Efforts to monitor pollution levels around the world aren’t new, but what is new is a system created by MIT’s Senseable City Lab that anyone can make. Called Flatburn, the system is designed to be put on a vehicle to monitor pollution levels throughout a city, which will provide more coverage than standard monitors. Flatburn can be 3D printed and assembled by people the world over so it will hopefully get more participation in the majority of the world.
The goal is for community groups or individual citizens anywhere to be able to measure local air pollution, identify its sources, and, ideally, create feedback loops with officials and stakeholders to create cleaner conditions,” says Carlo Ratti, director of MIT’s Senseable City Lab.
“We’ve been doing several pilots around the world, and we have refined a set of prototypes, with hardware, software, and protocols, to make sure the data we collect are robust from an environmental science point of view,” says Simone Mora, a research scientist at Senseable City Lab and co-author of a newly published paper detailing the scanner’s testing process. The Flatburn device is part of a larger project, known as City Scanner, using mobile devices to better understand urban life.
Treepedia is a new tool from MIT that uses Google street view to evaluate what the coverage of trees are in specific areas. It lets you know what your neighbourhood is like and doesn’t just bias cities with big inaccessible parks. This means that cities (and people!) can use this tool to find where trees are most badly needed from the perspective of a pedestrian. Trees are more than just pollution-fighters, they make cities prettier and friendlier.
â€œStreet greenery is a really important part of the urban environment,â€ says Xiaojiang Li, a postdoctoral fellow at MIT who helped develop Treepediaâ€™s Green View Index, a measure of the tree coverage in a city overall and in any area within the city that a user wants to examine.
Trees provide shade for pedestrians in the summer and help to lower urban temperatures, Mr. Li says. They also help prevent water runoff during heavy rain and clean the air.
The MIT team used the Google photos instead of satellite imagery to â€œreally measure how much greenery people might seeâ€ as they move around a cityâ€™s streets, Mr. Li says. Treepediaâ€™s Green View Index doesnâ€™t take city parks into account for that same reason.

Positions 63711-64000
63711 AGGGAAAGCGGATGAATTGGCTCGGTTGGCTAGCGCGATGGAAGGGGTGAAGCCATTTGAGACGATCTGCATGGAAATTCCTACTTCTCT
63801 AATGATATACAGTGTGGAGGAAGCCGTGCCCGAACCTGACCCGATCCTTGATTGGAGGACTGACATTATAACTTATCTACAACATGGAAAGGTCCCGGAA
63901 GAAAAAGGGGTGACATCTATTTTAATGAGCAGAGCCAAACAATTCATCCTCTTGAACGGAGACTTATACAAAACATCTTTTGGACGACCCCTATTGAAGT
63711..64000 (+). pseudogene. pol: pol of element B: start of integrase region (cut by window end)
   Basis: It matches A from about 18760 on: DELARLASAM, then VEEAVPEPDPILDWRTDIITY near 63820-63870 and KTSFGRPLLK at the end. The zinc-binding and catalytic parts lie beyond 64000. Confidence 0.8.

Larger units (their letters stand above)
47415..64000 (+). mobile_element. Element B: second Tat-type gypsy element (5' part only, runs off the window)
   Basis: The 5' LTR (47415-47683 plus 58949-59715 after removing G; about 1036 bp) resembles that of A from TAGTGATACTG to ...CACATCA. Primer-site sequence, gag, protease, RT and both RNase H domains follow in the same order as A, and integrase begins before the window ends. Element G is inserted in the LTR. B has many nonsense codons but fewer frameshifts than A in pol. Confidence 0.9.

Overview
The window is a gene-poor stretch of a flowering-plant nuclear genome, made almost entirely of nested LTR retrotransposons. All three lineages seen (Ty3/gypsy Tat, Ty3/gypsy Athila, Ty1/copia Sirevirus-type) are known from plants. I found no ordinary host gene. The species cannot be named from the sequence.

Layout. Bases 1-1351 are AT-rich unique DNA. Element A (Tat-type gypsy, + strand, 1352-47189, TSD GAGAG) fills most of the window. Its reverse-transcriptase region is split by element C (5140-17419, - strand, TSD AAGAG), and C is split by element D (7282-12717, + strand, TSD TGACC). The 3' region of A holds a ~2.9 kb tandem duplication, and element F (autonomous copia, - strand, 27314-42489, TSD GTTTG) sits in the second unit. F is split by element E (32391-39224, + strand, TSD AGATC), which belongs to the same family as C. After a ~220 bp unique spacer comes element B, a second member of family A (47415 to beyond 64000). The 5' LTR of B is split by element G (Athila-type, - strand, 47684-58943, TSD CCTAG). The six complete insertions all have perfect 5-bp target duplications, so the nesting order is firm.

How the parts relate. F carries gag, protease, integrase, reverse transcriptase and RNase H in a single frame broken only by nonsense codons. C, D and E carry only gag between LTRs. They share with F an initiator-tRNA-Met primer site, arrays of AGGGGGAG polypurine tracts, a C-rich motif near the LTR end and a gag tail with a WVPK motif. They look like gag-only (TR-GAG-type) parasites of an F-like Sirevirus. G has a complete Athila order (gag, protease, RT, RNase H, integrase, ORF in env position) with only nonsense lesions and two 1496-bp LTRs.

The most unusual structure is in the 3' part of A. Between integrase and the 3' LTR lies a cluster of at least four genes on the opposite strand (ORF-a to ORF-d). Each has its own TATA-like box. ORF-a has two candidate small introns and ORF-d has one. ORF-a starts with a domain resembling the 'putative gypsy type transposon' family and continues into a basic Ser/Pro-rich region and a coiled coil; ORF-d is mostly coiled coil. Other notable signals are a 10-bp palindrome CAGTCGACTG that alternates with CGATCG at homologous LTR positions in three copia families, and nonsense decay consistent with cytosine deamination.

In Frank Herbert’s book Dune the inhabitants of a desert planet collect water using giant “windtraps,” now we can do the same on earth. Researchers at MIT have built a prototype, which can be easily scaled up, that can capture a lot of water from even the driest of places. Basically, air is filled with moisture and when it flows through the wind collector it comes in contact with a slightly charged surface that sucks the water right from the air. The amount of power needed is negligible, which means that the device can run using only solar panels.
The researchers built a small prototype water collector that contains a thin layer of MOF powder. The powder absorbs water vapor until it is saturated.
“Once you achieve that maximum amount,” Wang says, “you apply some type of heat to the system to release that water.”
And when the water is released, it collects in the bottom of the prototype.
There are other compounds that can suck water from the air, zeolites for example, but Wang says it takes a significant amount of energy to get these materials to release the water. Not so with a MOF device. “The amount of energy required is very low,” she says.
In the prototype, the heat needed to drive the water out of the MOF comes from ambient sunlight â€” no external power supply is needed.
If your idea to change the world is creative enough then you could get $250,000 from LinkedIn cofounder Reid Hoffman. Technically, it’ll be from MIT Media Lab with money from Hoffman. The Lab and Hoffman teamed up to ensure that creative civil resistance in the USA doesn’t die under the Trump presidency. With the increased pressure on American institutions to buckle under corporate influence right from the top (think Rex Tillerson) the need for people standing up is needed now more than ever before. This prize for civil disobedience is designed to get people engaged and thinking in new ways to stand up for human and legal rights.
â€œWe wanted to see if we could identify very creative and principled disobedience,â€ says Ito. â€œI talked to a lot of students, and some of them had started saying, this nonviolence stuff doesnâ€™t work anymore, or those days of Gandhi are over. And some people threatened to engage in disobedience that I felt was sort of reckless.â€
The aim of the award is to help someone make further progress. â€œMy hope is that we support a person in the middle of their career and help provide coaching, support, and visibility to help him or her be more effective,â€ says Ethan Zuckerman, director of the Center for Civic Media at the MIT Media Lab. â€œWe hope weâ€™re not just rewarding what theyâ€™ve already achieved.â€
Now that climate change has reached the point that it is happening regardless if we stop all human produced carbon output we desperately need to change how we generate electricity. MIT has concluded that a mass adaptation of solar energy is the best route to go. They argue that by installing solar panels far nearly everywhere we can generate more than we need to power the planet.
Solar electricity generation is one of “very few low-carbon energy technologies” with the potential to grow to very large scale, the study said. “As a consequence, massive expansion of global solar-generating capacity to multi-terawatt scale is a very likely and essential component of a workable strategy to mitigate climate change risk.”
The research strongly recommends that a large fraction of federal resources available for solar R&D focus on environmentally benign, emerging thin-film technologies that are based on Earth-abundant materials.